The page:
Mental health services rethink: ‘Stranded’ patients one of 16 projects

Eighteen long-stay patients at Wakari Hospital have been identified as candidates to move into the community amid a rethink of mental health and addiction services in the South.

The Southern District Health Board also approved $7 million this week for a series of projects to continue next year to improve mental health services for the region.

In an update on the work programme this week, mental health and addictions executive director Toni Gutschlag outlined 16 projects that arose from last year’s mental health services review.

Among those projects, Ms Gutschlag’s report to the board described patients "stranded" in hospital who could be better helped by an expanded range of services in the community.

She said 13 patients in ward 11 and 5 in ward 9B at Wakari had been identified at the preliminary stage.

One of the recommendations that came from the health services review last year was for the board to clearly signal its intent to eventually close Wakari, because services there could be provided elsewhere.

Ms Gutschlag said work started last year to identify appropriate patients in the wards and investigate what might be required for their successful transition into the community.

"Early in this process there are already some emerging themes both in terms of patient characteristics and the challenges [or] risks involved in best helping the individuals," her report said.

Ms Gutschlag told the board a nurse practitioner had been appointed as project manager and, more recently, two service providers had submitted proposals to support the patients’ transition after a request for proposals process concluded last week.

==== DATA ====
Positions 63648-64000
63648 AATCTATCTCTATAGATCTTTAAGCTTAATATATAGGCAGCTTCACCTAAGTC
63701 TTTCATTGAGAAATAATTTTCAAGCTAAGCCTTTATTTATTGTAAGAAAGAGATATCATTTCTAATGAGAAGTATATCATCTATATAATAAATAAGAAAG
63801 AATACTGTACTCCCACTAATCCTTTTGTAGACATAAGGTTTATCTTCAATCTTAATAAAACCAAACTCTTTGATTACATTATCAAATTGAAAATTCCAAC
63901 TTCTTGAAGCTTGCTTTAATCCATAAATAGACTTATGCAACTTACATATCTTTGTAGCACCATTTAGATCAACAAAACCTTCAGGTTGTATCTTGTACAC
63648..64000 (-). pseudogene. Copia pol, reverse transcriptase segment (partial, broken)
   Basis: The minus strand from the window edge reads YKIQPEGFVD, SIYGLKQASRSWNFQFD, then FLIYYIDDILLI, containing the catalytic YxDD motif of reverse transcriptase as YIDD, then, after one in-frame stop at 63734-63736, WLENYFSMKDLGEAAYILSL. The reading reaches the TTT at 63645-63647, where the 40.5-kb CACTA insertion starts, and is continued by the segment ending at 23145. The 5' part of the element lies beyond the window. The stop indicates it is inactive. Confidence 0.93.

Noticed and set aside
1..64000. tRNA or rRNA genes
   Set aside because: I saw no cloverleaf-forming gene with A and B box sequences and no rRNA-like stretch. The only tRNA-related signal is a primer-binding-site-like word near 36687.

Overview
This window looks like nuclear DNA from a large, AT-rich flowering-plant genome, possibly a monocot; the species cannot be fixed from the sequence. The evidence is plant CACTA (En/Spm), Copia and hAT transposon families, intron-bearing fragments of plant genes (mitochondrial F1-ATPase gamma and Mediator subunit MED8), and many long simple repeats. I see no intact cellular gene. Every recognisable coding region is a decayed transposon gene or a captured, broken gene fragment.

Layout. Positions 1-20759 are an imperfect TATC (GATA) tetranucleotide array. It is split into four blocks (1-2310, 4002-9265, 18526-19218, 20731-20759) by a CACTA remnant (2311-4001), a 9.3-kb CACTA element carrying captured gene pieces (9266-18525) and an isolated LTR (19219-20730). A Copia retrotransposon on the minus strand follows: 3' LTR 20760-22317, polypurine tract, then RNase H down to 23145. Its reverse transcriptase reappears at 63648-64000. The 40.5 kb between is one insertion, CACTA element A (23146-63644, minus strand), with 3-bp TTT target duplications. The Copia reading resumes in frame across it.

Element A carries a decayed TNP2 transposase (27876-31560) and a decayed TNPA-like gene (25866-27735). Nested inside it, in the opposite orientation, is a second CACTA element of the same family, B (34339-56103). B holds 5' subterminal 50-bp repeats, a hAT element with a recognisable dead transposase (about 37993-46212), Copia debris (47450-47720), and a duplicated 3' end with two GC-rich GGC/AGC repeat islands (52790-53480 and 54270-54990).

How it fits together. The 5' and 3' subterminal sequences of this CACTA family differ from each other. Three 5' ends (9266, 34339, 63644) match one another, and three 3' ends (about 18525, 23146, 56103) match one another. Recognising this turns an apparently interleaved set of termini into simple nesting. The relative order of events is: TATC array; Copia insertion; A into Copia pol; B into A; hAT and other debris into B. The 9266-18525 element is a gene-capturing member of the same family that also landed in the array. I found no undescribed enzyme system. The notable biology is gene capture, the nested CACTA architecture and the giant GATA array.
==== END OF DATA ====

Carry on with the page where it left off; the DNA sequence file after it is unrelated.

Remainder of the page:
The work programme from last year’s review is in its early stages and Ms Gutschlag is relatively new to her role.

The proposal for a rapid expansion of Dunedin alcohol and drugs services is in development.

Negotiations to increase crisis support service in Dunedin continue.

High level discussions for a peer-led wellbeing centre have been held.

Mental health and addiction services "by Maori for Maori" have been investigated and a model is ready to bring to the iwi governance group to consider.

When board chairman Pete Hodgson asked her for her view on the work under way, Ms Gutschlag said she had seen "really good progress" in the work programme despite not being fully staffed yet. Hiring is under way for two more project managers.

"Two months in, every day makes me appreciate the enormity of what it is we’re trying to do here," she said.

"We’ve got this huge programme of change and lots of new things happening — I just would really like to acknowledge the staff that are currently working in the system.

Board member Tuari Potiki said it was good to see so many things under way for those suffering from mental health issues.

"This really important population of ours have been under served, or mis-served, for such a long time."



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